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The Limits Of Pronating


As you may know, I am a big fan of pronating. I believe that, if done early enough, pronating can protect the elbows of many pitchers.
there are limits to the effectiveness of pronating as an injury-prevention measure when it comes to younger kids. This is why Dr. Mike Marshall believes kids younger than 13 should not pitch much if at all.
     For adults (generally people older than 16 or 17), pronating early is an effective way of taking some of the load off of the UCL and putting it on the Pronator Teres muscle.
     The problem is that both the UCL and Pronator Teres muscle attach to the Medial Epicondyle. As a result, if a younger kid pronates while accelerating the arm, they will shift some of the load off of the UCL and onto the Pronator Teres. However, since both the UCL and the Pronator Teres attach to the same point on the bone (the Medial Epicondyle), and that bone is attached to the rest of the Humerus via soft growth cartilage, then you really haven't accomplished anything.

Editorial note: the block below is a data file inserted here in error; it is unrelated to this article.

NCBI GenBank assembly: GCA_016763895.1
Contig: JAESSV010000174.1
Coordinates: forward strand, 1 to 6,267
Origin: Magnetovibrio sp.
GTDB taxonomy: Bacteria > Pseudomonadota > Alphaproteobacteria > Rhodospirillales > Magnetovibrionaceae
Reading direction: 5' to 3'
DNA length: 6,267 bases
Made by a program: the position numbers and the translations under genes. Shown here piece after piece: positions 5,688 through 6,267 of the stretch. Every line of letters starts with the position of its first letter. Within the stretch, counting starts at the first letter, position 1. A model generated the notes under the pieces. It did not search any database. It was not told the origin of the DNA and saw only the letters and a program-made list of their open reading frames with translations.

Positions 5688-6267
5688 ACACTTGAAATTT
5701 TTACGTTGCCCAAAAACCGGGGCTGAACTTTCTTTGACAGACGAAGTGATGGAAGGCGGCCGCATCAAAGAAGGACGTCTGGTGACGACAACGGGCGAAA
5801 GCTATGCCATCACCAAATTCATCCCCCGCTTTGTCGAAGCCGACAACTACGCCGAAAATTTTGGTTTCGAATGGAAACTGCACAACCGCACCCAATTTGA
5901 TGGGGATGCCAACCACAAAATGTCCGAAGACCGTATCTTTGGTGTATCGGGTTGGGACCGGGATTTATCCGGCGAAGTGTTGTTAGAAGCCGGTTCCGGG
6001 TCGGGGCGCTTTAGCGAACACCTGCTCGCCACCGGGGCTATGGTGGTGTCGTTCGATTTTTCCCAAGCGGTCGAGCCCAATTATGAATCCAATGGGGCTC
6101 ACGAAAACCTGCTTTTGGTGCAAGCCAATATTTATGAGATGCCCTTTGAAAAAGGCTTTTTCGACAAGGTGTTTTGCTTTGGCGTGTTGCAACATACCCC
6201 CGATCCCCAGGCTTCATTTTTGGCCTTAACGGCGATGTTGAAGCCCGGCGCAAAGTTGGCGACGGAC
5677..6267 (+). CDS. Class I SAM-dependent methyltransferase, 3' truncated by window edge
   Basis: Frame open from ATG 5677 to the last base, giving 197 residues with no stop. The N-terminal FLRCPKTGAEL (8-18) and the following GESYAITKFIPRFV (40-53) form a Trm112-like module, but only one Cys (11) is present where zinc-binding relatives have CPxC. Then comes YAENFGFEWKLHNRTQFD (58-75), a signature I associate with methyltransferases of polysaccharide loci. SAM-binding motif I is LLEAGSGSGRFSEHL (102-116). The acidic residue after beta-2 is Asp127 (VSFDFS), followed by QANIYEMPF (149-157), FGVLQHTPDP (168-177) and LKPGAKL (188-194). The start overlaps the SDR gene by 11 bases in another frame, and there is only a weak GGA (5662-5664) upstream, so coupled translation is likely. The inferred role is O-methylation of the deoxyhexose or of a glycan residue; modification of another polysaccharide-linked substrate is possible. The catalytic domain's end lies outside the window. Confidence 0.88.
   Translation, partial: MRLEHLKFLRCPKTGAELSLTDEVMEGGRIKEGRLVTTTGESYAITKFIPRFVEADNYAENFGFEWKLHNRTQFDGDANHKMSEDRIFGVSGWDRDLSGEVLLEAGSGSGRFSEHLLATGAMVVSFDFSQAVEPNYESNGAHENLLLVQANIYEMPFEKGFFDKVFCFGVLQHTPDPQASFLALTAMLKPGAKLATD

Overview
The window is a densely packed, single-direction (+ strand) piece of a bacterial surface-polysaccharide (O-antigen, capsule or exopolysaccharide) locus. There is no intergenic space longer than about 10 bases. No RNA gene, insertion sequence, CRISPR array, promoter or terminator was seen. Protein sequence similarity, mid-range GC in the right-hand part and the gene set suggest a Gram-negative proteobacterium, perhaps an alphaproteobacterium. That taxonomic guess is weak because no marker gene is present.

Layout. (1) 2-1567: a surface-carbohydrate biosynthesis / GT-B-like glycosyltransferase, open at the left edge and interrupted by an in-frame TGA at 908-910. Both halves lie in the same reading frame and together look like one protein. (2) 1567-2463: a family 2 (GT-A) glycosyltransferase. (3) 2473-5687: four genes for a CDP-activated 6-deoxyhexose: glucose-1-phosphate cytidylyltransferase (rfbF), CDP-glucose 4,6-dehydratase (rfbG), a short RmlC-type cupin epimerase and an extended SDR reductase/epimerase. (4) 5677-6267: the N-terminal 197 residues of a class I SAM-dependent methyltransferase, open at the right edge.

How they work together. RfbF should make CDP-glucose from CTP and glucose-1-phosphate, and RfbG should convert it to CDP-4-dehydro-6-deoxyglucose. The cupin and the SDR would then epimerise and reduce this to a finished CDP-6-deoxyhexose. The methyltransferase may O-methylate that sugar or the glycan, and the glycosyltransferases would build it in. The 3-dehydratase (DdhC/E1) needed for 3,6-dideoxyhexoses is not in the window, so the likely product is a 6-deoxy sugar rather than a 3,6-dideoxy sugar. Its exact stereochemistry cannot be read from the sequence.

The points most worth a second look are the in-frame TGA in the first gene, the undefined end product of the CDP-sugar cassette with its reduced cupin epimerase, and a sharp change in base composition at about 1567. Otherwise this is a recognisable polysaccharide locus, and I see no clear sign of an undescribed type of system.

Regardless of whether the load is carried by just the UCL, or by both the UCL and the Pronator Teres, you face the same risk that the Medial Epicondyle will be irritated at its growth plate or even pulled off the Humerus bone entirely (aka an avulsion fracture).
     Until the growth plate of the Medial Epicondyle closes (at 16 or 17 biological years of age), there isn't much of anything that you can do to reduce the likelihood of this happening other than keeping kids from throwing too much and/or too hard.

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